Morsi will face many pressures and temptations to invoke and perhaps implement stricter Islamic rules and policies in post-Mubarak Egypt.  If he leans more towards such matters and issues, then it will be an indication of his lack of focus on the real priorities of the country, those that pertain to socioeconomic development and progress, alleviating poverty and illiteracy, and improving the quality of life for the masses.

If other Islamist parties/organizations are any indication of the direction that they are inclined to take, for example Hamas and Hezbollah, then there is every reason to be skeptical about the MB in Egypt.  Islamist groups in the region have failed miserably to illustrate a keen capability to govern effectively and uphold fundamental human rights.  In the end, the successes of Islamist parties may render the region a bastion of Islamism, but with nothing substantive to show for it.  Let’s see if they can prove the skeptics wrong.

NOTE:  Everything I write in this blog constitutes my personal opinions and views






Let’s Reward Rapists and Thugs with Our Tax Dollars

23 03 2012

It has been announced that the United States will resume military aid to Egypt.  In fact, the announcement came from US Secretary of State Hillary Clinton, who, in many public statements over the years, has claimed to uphold women’s rights.

This decision, which is contrary to the stance that Congress has taken against the Egyptian military junta (called SCAF), smacks of political expediency in the guise of “national security interests,” at the expense of human rights and democracy in Egypt.  It undermines the pro-democracy ideals and the struggle to pressure SCAF to transfer power to civilian rule.

In a recent public speech, I actually said that:  “The U.S. must wean itself from any residue of ‘Cold War’ era thinking and policies.  The slate has been erased clean.”

And, in my December 2004 interview with pro-democracy activist Saad Eddine Ibrahim, in response to my question about what the US role should be pertaining to democratization in Egypt, he unequivocally stated:  to avoid support for dictators, even if they still appear as friends.”

This decision to resume military aid to Egypt’s military junta resembles Cold War era policies.  It also conveys the message that policy makers have learned nothing from history.  Throwing money at a power broker does not translate into actual sound and sincere policies coming out of that entity.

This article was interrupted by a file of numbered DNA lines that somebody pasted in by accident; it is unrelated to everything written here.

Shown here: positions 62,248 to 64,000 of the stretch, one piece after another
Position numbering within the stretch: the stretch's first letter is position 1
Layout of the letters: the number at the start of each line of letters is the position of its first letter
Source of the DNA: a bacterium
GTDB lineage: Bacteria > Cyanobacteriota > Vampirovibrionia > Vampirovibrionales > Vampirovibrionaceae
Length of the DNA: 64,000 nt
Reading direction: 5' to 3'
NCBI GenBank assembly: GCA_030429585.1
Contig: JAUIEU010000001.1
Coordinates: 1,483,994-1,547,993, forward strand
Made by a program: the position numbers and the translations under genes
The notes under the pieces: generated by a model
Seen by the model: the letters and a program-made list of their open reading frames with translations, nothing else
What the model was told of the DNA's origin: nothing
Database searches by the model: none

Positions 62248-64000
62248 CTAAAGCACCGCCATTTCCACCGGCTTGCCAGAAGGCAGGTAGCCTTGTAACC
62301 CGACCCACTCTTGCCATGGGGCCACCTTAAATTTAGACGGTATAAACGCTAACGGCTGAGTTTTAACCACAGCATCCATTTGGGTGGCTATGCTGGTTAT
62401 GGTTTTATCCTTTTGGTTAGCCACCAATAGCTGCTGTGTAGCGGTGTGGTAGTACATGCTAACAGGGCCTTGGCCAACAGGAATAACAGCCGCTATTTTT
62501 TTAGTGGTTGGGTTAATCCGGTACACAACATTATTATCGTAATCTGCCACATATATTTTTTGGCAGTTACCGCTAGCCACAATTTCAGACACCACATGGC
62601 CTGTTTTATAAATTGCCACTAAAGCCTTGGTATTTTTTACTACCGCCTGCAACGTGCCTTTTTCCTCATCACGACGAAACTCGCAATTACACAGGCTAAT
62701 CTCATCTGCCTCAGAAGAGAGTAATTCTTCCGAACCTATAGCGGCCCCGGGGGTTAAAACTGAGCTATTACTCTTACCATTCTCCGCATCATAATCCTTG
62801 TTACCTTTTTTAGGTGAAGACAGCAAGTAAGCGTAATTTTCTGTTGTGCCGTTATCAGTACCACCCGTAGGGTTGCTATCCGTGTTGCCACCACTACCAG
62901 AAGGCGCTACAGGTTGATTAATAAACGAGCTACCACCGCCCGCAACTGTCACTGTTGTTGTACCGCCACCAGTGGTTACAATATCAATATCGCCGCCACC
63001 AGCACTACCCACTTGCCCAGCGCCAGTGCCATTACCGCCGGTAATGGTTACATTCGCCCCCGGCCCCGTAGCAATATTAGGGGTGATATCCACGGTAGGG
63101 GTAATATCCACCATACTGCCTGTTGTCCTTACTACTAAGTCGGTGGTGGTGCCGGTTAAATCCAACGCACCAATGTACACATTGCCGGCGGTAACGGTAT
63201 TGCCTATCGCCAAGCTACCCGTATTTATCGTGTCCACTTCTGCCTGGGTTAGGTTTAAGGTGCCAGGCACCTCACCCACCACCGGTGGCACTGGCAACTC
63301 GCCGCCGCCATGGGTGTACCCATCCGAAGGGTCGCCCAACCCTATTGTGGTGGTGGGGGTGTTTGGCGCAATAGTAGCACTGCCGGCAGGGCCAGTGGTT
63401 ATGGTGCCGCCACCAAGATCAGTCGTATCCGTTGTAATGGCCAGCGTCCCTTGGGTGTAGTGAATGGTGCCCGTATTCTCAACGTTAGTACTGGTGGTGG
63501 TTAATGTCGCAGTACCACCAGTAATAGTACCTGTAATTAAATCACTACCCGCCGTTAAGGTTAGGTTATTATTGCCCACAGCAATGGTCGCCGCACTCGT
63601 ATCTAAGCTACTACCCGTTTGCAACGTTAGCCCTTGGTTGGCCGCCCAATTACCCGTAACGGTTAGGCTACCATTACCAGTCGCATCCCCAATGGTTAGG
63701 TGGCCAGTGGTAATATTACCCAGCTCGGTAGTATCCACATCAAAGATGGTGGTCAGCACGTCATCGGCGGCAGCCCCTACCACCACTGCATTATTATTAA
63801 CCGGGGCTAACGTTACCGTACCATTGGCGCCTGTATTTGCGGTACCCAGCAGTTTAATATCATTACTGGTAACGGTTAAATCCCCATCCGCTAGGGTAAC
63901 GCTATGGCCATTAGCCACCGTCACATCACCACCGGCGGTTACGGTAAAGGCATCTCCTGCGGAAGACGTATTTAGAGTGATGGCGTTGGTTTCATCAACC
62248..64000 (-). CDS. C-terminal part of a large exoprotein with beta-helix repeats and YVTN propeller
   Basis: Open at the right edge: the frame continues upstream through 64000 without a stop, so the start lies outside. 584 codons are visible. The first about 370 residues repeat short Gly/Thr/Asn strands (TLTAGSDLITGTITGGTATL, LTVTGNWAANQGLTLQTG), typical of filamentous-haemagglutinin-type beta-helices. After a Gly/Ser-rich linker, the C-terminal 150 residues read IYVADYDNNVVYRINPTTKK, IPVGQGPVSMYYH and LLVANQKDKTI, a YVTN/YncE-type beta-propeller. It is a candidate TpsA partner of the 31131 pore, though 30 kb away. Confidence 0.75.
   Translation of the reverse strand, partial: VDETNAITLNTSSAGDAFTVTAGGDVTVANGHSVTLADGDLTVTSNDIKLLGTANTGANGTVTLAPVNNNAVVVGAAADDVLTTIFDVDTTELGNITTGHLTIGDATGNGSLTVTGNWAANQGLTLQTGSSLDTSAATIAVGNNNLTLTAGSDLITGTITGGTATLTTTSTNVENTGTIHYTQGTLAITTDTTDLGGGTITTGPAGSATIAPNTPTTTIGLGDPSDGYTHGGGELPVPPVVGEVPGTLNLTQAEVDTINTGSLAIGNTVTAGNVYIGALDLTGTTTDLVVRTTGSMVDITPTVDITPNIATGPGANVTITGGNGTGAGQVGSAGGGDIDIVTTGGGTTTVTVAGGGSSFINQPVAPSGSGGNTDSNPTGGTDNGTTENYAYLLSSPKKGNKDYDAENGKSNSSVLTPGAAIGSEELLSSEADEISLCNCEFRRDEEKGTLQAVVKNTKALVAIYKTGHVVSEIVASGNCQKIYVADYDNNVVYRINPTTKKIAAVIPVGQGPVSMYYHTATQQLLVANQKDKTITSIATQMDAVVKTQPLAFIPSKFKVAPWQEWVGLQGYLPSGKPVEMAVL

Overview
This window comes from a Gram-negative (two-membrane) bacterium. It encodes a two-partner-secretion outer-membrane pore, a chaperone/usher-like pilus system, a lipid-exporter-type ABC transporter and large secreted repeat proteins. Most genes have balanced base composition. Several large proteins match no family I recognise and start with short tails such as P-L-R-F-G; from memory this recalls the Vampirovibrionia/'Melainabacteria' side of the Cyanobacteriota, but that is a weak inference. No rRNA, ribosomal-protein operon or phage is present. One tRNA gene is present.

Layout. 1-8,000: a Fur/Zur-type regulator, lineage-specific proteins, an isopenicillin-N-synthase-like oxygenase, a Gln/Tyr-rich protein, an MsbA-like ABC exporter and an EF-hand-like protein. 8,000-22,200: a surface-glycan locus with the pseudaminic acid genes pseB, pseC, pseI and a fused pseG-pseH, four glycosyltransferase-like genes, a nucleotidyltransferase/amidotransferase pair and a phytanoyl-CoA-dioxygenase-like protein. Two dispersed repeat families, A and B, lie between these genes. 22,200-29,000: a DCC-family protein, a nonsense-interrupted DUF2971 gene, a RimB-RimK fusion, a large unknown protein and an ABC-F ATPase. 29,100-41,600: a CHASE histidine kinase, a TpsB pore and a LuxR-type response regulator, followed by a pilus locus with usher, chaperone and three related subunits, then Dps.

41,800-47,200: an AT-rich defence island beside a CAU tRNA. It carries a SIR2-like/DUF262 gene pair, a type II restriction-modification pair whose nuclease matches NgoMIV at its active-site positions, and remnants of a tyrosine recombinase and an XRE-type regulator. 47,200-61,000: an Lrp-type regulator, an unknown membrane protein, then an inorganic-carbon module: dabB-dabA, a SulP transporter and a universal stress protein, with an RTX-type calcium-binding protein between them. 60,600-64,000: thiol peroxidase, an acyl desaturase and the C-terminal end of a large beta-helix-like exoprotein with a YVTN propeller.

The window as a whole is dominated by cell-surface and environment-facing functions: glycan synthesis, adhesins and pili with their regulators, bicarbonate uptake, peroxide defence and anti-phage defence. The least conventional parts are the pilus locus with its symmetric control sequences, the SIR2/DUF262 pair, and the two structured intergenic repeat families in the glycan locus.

But, what’s worse is that this is the same regime that has violated so many women, including with the atrocious “virginity tests” of detainees, and then recently acquitting the “doctor” who performed them.  Under the watch of this regime, women have been assaulted with what can only be described as gang rape.  From Egyptian women, to foreign correspondents, like Lara Logan, working for the news media, all have been victims of these vicious assaults.  And remember the young woman wearing the blue bra?  Her brutal beating and stripping was caught on video.  This regime is also responsible for the deaths of many innocent people.  This regime has also tried repeatedly to undermine the pro-democracy movement, at times in the most ominous and sinister ways.

And yet, we reward them with $1.3 billion in military aid?  That’s absurd.

Supposedly, this deal has to do with preserving the “integrity” of the 1978 Camp David Accords, the Egyptian-Israeli peace agreement signed between the late President Anwar al-Sadat, Israel’s Prime Minister Menachem Begin, and mediated by US President Jimmy Carter.  The accords led to a cold peace, rather than warm normalization of relations between Egypt and Israel, but nonetheless, it has prevented the outbreak of hostilities over the years.  That might the key ingredient that matters most to the US and Israel right now.  The accords have come with years of US foreign aid to Israel, the top recipient, followed by Egypt.  However, it’s hard to convince me that there are no alternatives to dumping more money in the laps of the military generals in Egypt, especially in the current political climate.

Democratic Senator Patrick Leahy agrees.  According to Al Jazeera

“Patrick Leahy, the Democratic senator who sponsored the legislation that tied conditions to aid [to Egypt], said he was ‘disappointed’ by Clinton’s decision.

‘I know Secretary Clinton wants the democratic transition in Egypt to succeed, but by waiving the conditions we send a contradictory message,’ Leahy said in a statement.